Generating a self-signed certificate PFX file with Powershell

Sometimes you need a self-signed SSL certificate for an internal project, but perhaps you’re restricted from using a 3rd party tool such as OpenSSL. Maybe this is for security reasons, a lack of external internet connectivity, or maybe you’re just working on something small and you need a quick solution. Well, Microsoft has you covered, as the ability to self-sign a certificate in Windows is quite simple.

Open a Powershell Command Line as an Administrator, then enter the following command (changing “computerhostname” to the hostname of the server the file will reside on, using the FQDN (ex. computername.local) if you can):
New-SelfSignedCertificate -DnsName “computerhostname” -CertStoreLocation “cert:\LocalMachine\My”

Then, Windows Key+R to open the run menu, type certlm.msc and press enter or click OK. This will open the Certificate Manager for the Local Machine.

To export the public and private certificate and key as a Private Information Exchange or PFX file (a Personal Information Exchange public/private key combo file) follow these steps:

  1. On the left side of Certificate Manager, expand “Personal” then click Certificates.
  2. Right click the certificate you just created, then click All Tasks, then Export.
  3. Next > YES > Next > leave the defaults (Personal Information Exchange, with “Include…” and “Enabled…” checked) > Next > Password (enter your desired password, which you will need later to use the PFX file), change the Encryption to AES256-SHA256 > Next > Browse and give the PFX file a destination and a name (demo.pfx) > Next > Finish > OK.

How to create PEM and PFX Certificates and Keys with OpenSSL

OpenSSL has become THE standard for generating certificates for casual needs. Here’s how quickly you can create your own self-signed certificate and and a cert/key. Whether you need a .PEM, .CER, .Key, or .PFX, this article has you covered.

  1. Open an elevated command prompt as Administrator.
  2. Browse to C:\Program Files’OpenSSL-Win64\bin or C:\Program Files (x86)\OpenSSL-Win32\bin (or wherever you installed OpenSSL).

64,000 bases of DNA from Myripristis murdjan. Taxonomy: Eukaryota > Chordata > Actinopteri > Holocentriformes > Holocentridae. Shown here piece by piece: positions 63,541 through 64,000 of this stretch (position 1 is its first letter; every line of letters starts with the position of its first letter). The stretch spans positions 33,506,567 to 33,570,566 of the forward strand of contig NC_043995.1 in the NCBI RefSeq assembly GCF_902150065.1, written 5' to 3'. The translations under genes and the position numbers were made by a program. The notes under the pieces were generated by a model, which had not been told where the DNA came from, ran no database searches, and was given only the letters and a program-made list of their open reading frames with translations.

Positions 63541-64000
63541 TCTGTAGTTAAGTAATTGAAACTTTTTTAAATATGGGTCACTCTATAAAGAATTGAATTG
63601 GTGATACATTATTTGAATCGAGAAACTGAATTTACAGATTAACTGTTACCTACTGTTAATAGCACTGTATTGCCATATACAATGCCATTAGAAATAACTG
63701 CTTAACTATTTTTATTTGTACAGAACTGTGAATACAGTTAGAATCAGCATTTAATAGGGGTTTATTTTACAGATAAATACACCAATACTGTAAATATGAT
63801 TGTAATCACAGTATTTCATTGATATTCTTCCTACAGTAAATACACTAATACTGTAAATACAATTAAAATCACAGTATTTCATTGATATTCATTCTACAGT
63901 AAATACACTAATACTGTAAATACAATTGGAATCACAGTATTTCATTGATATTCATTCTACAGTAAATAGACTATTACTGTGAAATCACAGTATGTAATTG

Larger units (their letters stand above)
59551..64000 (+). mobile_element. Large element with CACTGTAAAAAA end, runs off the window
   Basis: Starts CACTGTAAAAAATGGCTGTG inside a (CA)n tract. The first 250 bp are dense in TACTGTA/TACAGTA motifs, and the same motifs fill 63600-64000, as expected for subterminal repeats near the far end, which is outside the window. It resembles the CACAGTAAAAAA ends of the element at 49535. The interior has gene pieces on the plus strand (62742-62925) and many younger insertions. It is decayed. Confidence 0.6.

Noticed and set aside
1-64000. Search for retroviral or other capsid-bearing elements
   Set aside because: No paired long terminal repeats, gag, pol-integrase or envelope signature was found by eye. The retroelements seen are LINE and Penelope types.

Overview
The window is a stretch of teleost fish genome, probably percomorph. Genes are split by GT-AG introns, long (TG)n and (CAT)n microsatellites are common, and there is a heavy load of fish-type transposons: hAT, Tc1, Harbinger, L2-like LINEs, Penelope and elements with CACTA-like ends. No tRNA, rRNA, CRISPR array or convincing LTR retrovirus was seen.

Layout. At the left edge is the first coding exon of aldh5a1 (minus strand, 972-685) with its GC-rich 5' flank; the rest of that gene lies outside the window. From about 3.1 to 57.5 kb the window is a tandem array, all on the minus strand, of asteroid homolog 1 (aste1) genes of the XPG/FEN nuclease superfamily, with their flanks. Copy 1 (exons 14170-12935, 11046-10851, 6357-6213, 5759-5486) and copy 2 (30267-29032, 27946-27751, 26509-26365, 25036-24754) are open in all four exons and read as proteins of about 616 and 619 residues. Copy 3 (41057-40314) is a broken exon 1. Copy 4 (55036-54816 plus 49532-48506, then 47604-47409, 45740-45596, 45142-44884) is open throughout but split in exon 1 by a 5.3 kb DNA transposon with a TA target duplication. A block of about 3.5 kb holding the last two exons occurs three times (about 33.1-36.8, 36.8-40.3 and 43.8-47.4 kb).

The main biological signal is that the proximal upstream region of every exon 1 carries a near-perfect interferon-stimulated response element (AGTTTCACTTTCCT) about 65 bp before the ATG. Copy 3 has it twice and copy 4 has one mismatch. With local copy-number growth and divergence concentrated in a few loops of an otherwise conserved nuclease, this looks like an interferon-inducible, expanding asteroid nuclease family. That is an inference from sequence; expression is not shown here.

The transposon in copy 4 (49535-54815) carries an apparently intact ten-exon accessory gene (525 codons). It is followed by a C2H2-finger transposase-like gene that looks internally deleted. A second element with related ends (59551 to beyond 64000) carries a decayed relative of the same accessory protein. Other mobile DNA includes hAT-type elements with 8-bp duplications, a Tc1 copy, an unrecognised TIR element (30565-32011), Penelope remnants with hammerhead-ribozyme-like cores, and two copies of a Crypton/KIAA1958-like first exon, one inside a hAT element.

3. openssl genrsa -aes256 -out demo.key 4096
  4. openssl rsa -in demo.key -out demo.key
  5. openssl req -new -x509 -nodes -sha512 -key demo.key -out demo.crt -days 3650

In step 3, you can use 2048 bits on slower machines, or 4096 bits for higher security. These days most anything can handle higher bit encryption, so I just stick with 4096. In the screenshot you’ll see I used SHA1 in step 5, but you can use SHA512 for additional security as it is fully supported nearly anywhere you’re going to use these certificates in 2024 and beyond.

In Step 5, you can replace “.key” and “.crt” with “.pem” if you prefer, the file will still be compatible.

Also in step 5, you can specify a number of days – since this certificate is self-signed it can be anything you want. 365 for one year, 3650 for 10 years, or even 36500 for a 100 year certificate!

After you press enter, it will ask a series of questions that should be simple to answer. When it asks for server name or FQDN, it’s best to enter the local machine name you’ll be using the certificate on (ex. computername.local).

The result will be a pair of files in the “bin” folder from step 2! You should be able to upload these and use them wherever you need them!

But what about PFX files?

If you also need a PFX file (a Personal Information Exchange public/private key combo file which can be more easily shared) you can generate one with one, simple additional command:
Step 6: openssl pkcs12 -export -out demo.pfx -inkey demo.key -in demo.crt

This will prompt you for a password that you will need to remember in order to use the PFX file in its final place.

FIXED: pfSense Missing APPLY CHANGES Button

A few weeks ago I was making changes to a firewall rule in a pfSense+ 23.05.1-RELEASE version firewall. But after I clicked the “save” button – there was no way to “Apply Changes” – the green banner that would normally appear at the top of the page was simply not appearing.

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Gen1 Hyper-V Virtual Machines to Gen2 by converting boot drives from MBR to GPT

While I consider myself a long way from being an absolute master, I think I have more experience with Microsoft Hyper-V Virtual Machines than your average Joe. I have had to convert a few virtual machines If you have an existing Generation 1 virtual machine, converting it to a Generation 2 and, these days, it can be remarkably simple. At least if the computer already has Windows 10 or 11 installed.

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